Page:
Doha, Qatar, 18 October 2016: Academics and researchers shared experiences and obstacles encountered while conducting research on war and conflict zones at the second day of the Doha International Family Institute (DIFI) conference on Family Research and Policy.
Moderator Suad Joseph, Ph.D., University of California, said: “When conducting research on victims of war, we need to know what their experiences and conditions are, and how they manage and understand their circumstances. It’s also important to understand the risks of delaying research among populations at risk.”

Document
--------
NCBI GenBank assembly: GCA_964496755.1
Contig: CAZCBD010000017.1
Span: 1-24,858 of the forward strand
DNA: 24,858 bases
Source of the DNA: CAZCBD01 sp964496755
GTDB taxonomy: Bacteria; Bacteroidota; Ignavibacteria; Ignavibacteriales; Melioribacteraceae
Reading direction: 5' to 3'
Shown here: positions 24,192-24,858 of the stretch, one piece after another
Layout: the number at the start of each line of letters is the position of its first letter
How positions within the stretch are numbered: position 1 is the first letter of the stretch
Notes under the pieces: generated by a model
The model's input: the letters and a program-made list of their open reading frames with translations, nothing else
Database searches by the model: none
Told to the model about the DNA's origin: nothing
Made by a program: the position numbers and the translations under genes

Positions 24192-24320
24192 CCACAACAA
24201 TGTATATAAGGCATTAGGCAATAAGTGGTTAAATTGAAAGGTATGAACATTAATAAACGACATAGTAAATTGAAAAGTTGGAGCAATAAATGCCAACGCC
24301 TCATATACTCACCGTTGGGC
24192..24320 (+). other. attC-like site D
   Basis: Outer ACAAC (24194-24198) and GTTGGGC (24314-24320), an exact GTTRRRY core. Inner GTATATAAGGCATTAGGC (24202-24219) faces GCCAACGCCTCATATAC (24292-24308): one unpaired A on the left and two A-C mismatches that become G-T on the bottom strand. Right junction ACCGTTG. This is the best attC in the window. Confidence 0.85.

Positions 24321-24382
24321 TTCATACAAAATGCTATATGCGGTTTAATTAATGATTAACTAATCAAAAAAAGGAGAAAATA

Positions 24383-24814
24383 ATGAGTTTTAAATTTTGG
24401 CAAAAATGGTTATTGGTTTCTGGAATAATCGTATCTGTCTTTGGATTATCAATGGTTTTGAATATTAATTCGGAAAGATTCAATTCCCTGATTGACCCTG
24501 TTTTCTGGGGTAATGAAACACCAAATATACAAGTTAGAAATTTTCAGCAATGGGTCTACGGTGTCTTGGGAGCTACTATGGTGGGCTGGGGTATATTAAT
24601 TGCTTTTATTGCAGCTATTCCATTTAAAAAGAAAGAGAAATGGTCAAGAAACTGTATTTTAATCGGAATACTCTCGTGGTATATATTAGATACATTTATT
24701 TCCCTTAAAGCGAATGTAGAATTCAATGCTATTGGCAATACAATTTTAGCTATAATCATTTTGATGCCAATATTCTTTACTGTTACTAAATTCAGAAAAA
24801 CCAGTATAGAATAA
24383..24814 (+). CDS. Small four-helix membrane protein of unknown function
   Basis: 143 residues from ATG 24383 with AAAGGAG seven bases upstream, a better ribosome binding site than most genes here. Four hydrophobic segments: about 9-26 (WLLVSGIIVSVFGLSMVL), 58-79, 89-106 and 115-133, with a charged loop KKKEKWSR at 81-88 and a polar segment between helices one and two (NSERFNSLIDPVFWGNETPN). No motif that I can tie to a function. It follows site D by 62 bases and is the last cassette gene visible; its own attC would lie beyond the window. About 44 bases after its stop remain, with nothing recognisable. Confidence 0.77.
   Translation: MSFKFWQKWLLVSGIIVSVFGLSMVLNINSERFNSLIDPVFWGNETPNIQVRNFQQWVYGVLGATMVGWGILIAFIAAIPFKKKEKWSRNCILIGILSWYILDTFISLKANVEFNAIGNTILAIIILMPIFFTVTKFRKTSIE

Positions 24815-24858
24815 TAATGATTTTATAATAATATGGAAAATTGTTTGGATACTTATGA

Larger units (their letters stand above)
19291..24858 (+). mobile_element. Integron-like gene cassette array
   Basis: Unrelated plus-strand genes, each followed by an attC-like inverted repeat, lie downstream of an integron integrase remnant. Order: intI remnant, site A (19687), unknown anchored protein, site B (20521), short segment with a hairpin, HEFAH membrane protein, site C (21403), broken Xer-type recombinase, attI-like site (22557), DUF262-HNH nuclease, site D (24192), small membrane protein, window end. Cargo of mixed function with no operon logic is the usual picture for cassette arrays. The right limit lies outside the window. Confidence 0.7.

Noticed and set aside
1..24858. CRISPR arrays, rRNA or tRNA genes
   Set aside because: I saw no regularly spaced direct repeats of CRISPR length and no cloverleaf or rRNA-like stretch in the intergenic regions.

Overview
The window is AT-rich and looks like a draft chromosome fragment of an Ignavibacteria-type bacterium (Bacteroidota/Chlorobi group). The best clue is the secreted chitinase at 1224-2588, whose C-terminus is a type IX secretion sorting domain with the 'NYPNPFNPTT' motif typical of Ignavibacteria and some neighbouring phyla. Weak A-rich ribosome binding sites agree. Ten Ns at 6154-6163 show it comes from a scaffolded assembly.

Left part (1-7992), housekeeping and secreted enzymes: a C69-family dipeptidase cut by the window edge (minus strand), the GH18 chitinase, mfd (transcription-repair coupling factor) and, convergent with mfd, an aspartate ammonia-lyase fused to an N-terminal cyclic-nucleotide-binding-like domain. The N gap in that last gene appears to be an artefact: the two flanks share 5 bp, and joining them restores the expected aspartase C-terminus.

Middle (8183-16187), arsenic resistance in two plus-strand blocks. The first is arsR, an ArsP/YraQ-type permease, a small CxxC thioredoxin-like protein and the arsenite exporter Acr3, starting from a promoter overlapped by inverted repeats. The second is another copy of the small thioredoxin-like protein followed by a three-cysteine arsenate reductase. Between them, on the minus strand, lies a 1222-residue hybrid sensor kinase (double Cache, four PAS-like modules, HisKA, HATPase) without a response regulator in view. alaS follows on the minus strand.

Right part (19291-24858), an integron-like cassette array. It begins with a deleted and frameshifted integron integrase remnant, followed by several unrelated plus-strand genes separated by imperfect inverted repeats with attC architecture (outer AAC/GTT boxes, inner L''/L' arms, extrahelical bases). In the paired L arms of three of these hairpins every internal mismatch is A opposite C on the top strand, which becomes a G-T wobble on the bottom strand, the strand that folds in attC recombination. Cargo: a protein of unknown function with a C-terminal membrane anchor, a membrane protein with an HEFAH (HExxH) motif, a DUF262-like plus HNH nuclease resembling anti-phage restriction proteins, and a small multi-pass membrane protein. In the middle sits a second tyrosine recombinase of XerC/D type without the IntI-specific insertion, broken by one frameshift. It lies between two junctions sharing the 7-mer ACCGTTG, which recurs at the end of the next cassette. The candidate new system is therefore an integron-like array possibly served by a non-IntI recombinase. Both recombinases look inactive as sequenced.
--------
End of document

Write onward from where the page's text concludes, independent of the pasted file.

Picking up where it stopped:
The session entitled “Research in Wars and Conflict Zones: Methods, Ethics, and Lessons” enabled researchers to tackle the multiple ethical and methodological challenges they face when conducting research on how conflicts and wars impact Arabic families.
“Researchers should always be guided by the ‘do no harm’ principle in every step of their research. They should assess whether their methods, or even physical presence is doing harm,” Joseph added.
“Many countries and universities in this region do not have human subject protocols, which are essential. We have to ensure we access them from institutions online as they are intended to protect the vulnerable subjects we are researching,” he explained.
During the session, best practices to advance research and improve outcomes were also discussed.